Much has been written about the impact of ACA repeal on consumers and health insurance markets. With this chart NASHP provides an overview of ACA provisions and snapshot of the implications to states if the ACA is repealed. States are the primary regulator of insurance and as such had laws in place prior to the enactment of ACA. Some states repealed those laws and replaced them with ACA provisions, while other states revised their laws but left other old, preempted laws on the books. Sorting through these laws and regulations to have a coherent system of insurance regulation after an ACA repeal will be a complex undertaking in every state. There is a need to proceed thoughtfully with enough predictability to enable insurance carriers to develop rates and plan designs in a timely fashion. This chart looks at what states would likely need to do to comply if the ACA is repealed. Because no clear agreement exists on what a replacement strategy would look like, this chart makes no assumptions about the impact of possible replacement that might address state challenges. Also important to note, the budget reconciliation process can repeal only provisions that directly impact the federal budget. So, using budget reconciliation to repeal ACA could leave other provisions intact, particularly those related to insurance regulation. As a result, the timing of when any ACA provisions are repealed is important to states.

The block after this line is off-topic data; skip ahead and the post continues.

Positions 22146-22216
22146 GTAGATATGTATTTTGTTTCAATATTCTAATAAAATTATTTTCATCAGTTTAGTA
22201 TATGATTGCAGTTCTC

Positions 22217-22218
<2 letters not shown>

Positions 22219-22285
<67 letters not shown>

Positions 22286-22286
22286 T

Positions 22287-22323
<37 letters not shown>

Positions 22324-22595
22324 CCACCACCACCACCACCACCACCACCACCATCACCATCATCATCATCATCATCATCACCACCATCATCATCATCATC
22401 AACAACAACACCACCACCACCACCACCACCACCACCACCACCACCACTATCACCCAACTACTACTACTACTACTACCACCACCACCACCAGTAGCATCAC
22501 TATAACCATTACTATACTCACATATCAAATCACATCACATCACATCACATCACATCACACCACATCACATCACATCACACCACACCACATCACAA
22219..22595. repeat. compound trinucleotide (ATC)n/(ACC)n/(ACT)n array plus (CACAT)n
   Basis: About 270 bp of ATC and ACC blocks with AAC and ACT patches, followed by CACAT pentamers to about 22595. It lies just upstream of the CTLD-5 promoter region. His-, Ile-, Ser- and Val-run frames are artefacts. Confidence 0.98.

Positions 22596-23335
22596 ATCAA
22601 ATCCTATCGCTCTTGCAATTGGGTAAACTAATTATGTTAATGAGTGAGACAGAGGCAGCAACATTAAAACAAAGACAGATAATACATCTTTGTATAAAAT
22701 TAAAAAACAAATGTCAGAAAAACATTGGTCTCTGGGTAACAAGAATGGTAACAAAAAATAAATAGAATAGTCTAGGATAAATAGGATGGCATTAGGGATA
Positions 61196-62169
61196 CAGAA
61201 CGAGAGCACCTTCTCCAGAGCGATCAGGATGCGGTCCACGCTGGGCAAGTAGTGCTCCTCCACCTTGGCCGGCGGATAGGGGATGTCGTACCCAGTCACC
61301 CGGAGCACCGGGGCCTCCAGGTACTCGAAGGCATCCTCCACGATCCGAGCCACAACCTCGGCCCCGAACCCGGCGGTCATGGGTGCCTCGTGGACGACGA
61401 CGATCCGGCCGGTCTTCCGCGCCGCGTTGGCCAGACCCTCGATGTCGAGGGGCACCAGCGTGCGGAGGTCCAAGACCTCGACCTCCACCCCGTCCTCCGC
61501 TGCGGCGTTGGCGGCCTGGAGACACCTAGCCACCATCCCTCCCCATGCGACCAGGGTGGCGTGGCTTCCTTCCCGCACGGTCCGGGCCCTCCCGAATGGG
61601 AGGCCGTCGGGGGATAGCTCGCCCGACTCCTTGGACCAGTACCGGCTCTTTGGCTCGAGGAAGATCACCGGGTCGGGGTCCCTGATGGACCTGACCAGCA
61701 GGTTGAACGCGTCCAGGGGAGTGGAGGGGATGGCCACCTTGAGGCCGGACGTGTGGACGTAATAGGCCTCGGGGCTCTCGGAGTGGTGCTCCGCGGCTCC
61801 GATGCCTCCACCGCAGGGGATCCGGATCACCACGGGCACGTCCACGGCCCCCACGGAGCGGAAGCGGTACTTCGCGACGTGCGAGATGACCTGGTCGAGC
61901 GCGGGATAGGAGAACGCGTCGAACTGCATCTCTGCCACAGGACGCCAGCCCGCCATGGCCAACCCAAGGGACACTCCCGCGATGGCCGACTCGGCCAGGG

Support for this work was provided by the Robert Wood Johnson Foundation. The views expressed here do not necessarily reflect the views of the Foundation.